Koutammakou

Koutammakou, the Land of the Batammariba (French: Koutammakou, le pays des Batammariba) is a cultural landscape designated in 2004 as a UNESCO World Heritage Site at the border between northern Togo and Benin. The area features traditional mud tower-houses which remain the preferred style of living. The traditional mud houses are known as a national symbol of Togo. Many of the mud houses have two floors and some of them have a flat roof.

In 2008, to complete the inscription of the site to World Heritage, the Department of Intangible Cultural Heritage (ICH) of UNESCO, headed by Rieks Smeets, set up the «Safeguarding of the Cultural Intangible Heritage of Batammariba», from the 2003 Convention. The goal was to promote sustainability in Intergenerational transmission and preservation of skills and knowledge in all the essential areas of their culture, such as : manufacture of everyday and ceremonial objects, traditional healing and useful plants, takyent...Read more

Koutammakou, the Land of the Batammariba (French: Koutammakou, le pays des Batammariba) is a cultural landscape designated in 2004 as a UNESCO World Heritage Site at the border between northern Togo and Benin. The area features traditional mud tower-houses which remain the preferred style of living. The traditional mud houses are known as a national symbol of Togo. Many of the mud houses have two floors and some of them have a flat roof.

In 2008, to complete the inscription of the site to World Heritage, the Department of Intangible Cultural Heritage (ICH) of UNESCO, headed by Rieks Smeets, set up the «Safeguarding of the Cultural Intangible Heritage of Batammariba», from the 2003 Convention. The goal was to promote sustainability in Intergenerational transmission and preservation of skills and knowledge in all the essential areas of their culture, such as : manufacture of everyday and ceremonial objects, traditional healing and useful plants, takyentas construction, dance, music, archery, oral traditions, promotion of tourism respecting local traditions, mapping sacred areas, accumulation of data on the intangible cultural heritage and creation of access to it, recordings, films and photos…. Overall, teaching the ditammari, language of Batammariba in primary schools and education of youth in the intangible cultural heritage (distribution of textbooks).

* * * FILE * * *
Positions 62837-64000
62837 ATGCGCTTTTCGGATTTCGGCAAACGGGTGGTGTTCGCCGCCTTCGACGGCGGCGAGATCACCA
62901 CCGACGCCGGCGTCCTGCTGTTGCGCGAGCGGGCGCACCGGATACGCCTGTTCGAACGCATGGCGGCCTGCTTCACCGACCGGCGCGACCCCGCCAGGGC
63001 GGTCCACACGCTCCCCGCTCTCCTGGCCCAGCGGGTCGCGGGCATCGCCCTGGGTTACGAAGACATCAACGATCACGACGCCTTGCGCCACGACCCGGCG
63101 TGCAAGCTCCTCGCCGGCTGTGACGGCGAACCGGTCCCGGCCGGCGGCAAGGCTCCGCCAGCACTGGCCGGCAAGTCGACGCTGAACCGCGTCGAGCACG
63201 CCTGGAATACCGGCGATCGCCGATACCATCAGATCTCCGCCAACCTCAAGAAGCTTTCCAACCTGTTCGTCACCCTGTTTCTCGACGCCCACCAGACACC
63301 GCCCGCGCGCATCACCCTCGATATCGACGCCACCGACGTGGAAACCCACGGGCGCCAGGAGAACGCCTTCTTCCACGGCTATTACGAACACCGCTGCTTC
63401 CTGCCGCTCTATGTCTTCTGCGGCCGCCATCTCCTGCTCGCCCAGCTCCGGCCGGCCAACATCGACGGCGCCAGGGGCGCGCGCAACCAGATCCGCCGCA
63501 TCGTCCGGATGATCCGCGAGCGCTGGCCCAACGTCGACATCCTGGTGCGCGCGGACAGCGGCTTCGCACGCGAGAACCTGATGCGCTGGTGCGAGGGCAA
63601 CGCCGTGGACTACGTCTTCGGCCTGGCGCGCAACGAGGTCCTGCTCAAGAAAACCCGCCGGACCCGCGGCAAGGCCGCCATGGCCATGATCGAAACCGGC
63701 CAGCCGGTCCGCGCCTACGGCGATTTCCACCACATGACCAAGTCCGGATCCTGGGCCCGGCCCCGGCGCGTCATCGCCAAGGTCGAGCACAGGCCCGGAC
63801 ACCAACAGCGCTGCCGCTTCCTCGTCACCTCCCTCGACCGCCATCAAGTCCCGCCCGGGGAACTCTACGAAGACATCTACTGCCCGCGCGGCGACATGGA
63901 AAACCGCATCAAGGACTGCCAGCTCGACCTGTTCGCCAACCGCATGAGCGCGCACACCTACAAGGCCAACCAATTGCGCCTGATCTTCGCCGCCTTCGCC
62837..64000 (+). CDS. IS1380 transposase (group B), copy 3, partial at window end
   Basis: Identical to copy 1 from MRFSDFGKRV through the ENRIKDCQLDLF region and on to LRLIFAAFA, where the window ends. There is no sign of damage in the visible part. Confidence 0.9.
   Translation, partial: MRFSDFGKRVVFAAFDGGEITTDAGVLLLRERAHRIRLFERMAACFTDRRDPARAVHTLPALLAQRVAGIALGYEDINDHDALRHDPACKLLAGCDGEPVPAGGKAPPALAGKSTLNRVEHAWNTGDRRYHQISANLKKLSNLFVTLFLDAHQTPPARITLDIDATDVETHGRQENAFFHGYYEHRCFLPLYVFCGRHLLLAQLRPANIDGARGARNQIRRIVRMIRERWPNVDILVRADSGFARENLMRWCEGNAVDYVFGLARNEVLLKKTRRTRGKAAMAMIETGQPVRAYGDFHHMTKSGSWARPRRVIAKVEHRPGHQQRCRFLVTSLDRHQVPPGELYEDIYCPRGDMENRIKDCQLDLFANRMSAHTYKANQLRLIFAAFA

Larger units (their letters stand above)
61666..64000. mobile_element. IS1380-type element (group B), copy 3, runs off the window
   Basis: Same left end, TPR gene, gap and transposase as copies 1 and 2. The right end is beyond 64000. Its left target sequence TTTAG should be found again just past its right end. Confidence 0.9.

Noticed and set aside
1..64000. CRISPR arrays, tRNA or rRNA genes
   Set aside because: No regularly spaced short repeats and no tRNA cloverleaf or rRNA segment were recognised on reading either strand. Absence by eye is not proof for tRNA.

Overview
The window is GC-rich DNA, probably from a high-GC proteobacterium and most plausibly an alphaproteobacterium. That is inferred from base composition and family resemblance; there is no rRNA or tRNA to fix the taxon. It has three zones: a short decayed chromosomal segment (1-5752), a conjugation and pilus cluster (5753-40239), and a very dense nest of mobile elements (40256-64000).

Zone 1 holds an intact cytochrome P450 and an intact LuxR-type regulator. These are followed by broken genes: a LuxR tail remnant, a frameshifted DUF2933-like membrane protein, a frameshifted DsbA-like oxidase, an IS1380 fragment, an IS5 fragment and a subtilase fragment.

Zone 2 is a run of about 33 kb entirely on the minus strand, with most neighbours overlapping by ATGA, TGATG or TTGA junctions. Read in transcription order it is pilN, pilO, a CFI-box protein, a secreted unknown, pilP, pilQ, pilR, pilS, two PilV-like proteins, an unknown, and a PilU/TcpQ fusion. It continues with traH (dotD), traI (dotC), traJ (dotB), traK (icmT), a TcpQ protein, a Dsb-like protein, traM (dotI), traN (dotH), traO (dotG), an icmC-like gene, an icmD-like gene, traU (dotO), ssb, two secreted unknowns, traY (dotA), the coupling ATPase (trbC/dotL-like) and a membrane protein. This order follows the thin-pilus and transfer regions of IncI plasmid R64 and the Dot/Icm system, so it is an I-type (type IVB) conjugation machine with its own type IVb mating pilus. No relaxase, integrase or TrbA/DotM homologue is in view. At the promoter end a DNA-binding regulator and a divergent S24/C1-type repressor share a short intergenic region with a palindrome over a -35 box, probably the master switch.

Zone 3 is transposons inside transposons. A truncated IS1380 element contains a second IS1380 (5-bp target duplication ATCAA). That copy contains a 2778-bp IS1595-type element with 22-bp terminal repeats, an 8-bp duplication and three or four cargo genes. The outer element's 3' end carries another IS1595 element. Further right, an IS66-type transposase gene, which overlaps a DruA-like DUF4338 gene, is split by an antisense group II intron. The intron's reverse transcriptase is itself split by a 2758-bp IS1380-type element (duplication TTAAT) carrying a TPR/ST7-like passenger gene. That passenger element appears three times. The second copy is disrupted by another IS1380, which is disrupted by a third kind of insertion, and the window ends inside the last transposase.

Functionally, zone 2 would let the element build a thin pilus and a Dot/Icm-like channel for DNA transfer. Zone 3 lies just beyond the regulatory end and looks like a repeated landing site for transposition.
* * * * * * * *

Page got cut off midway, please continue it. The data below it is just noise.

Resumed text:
This program was coordinated by the Ministry of Culture and the Ministry of Primary Education of Togo, led by minister Angèle Dola Akofa Aguigah. Dominique Sewane, whose groundwork and her research and publications on the Batammaribas’ ceremonial life, had an important role in the designation.

From 19 to 24 October October 2018, UNESCO organized an emergency mission to assess the damage allegedly caused by the August 2018 rains in Koutammakou on habitat and on the intangible heritage. The report was prepared by three international experts: Ishanlosen Odiaua, Dominique Sewane and Franck Ogou.

The Tammari peoples, for which Koutammakou is inhabited, have lived in this site for hundreds of years. They migrated to the area sometime during the 17th or 18th century.

Koutammakou was designated as a UNESCO World Heritage Site in 2004, inscribing it as the Land of the Batammariba. Extensions of the site increased in 2023.

The traditional houses of Koutammakou are known as Siken and are the official national symbol of Togo. They reflect the unique animistic beliefs and traditions of the community.

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